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AIDS Care. 1993;5(2):207-14.

Travel, migration and HIV.

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  • 1Academic Department of Genito-Urinary Medicine, University College and Middlesex School of Medicine, Middlesex Hospital, London, United Kingdom.


This is a review of recent publications on the subject of travel (taken in its widest sense) and HIV/AIDS. As with all epidemics caused by transmissible pathogens, AIDS has been seen in many countries as an imported problem. What this perspective fails to recognize is that with the explosion of international travel in the past thirty years it is virtually impossible to prevent the spread of infectious disease across international frontiers. Here we highlight the relative paucity of studies that describe or investigate the context in which sexual risk behaviour of travellers takes place, and suggest areas of further research which could increase understanding of the nature of sexual risk taking, and help in the design of health education programmes.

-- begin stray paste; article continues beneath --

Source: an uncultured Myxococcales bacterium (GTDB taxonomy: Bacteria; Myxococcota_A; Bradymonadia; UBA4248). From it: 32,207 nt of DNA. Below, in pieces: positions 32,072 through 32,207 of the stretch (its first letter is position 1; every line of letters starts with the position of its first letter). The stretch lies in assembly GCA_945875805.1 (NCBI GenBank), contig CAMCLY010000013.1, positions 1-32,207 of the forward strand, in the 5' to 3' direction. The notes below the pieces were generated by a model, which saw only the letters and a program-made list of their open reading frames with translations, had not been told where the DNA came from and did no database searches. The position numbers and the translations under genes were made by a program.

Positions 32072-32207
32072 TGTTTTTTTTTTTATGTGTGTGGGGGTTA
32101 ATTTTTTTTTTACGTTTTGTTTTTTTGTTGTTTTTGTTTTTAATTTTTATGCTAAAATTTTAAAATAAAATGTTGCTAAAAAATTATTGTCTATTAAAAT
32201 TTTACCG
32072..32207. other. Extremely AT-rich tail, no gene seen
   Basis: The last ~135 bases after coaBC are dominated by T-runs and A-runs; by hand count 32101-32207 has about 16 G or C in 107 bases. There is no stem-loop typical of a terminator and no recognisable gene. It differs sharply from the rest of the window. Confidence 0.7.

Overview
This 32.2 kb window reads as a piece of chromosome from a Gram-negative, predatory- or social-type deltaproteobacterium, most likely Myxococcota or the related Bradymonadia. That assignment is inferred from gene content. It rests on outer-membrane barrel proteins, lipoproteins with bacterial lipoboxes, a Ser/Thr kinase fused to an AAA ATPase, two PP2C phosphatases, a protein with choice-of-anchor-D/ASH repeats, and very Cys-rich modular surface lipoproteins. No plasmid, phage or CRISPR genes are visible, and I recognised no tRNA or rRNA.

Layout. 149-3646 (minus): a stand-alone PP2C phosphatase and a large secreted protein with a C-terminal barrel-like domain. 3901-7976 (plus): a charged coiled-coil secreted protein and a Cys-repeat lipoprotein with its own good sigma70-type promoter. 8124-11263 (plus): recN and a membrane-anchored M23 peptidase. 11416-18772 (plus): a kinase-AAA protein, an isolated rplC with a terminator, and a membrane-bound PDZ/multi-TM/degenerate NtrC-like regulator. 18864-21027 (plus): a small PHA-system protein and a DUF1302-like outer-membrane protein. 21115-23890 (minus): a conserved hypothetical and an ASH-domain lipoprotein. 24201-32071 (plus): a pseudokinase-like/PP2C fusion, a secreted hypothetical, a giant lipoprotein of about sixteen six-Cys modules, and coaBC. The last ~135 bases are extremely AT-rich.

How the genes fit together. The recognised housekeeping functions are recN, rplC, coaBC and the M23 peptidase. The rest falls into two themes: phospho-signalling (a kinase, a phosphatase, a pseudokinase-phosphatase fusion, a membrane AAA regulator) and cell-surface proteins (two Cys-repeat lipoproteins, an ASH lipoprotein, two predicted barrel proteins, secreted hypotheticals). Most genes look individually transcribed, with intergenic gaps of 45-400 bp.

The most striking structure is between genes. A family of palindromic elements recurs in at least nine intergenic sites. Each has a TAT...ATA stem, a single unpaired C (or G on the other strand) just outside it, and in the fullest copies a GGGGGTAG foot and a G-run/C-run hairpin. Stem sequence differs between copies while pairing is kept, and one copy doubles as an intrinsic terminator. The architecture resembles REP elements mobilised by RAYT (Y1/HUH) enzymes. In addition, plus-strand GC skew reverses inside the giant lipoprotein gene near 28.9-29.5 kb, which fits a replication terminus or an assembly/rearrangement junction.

In this review of the current literature on the relationship between travelers and transmission or infection from the HIV virus, it is apparent that the emphasis is on the risk to travelers for contracting the infection from host countries in the developing world. This review of European, American, British, and developing country studies is reported to add to the review reported at the VIII International Conference on AIDS in 1992. Recommendations are made for future research. More research is needed on the role that travelers play in increasing the spread of HIV infection. Specifically, the sex behavior of ordinary travelers, rather than longterm travelers or expatriates, needs to be carefully examined. In order to more appropriately target health education, a greater understanding is needed of e.g, social inhibitory norms and the role played by alcohol and drug consumption. Benefits will be reaped by both the host population and tourists. Some of the early studies focused on the ethical implications of restricting an individual's travel; travel was identified as a risk factor without explaining why. Many governments were quick to blame others for the source of the infection, without considering the scapegoating and the impossibility of closing borders to international travel. Europe was quick to connect the first AIDS cases to travelers, expatriates, and returning workers. Belgian studies found that the prevalence rates among Belgian advisors and European expatriates was 1.1% and 1.9% , respectively. Dutch studies recorded slightly lower rates among expatriates returning from sub-Saharan Africa after a visit of at least 6 months. Neither study included travelers for pleasure or study, or controlled for the number of new sexual partners abroad vs. at home, or reported whether the partners were African or non-African. US studies were of similar character and included a case study of a man returning from Rwanda after an automobile accident and a prospective survey of 282 Peace Corp volunteers serving in Zaire between 1985 and 1988. British and developing country studies also found links between travelers and being HIV positive.

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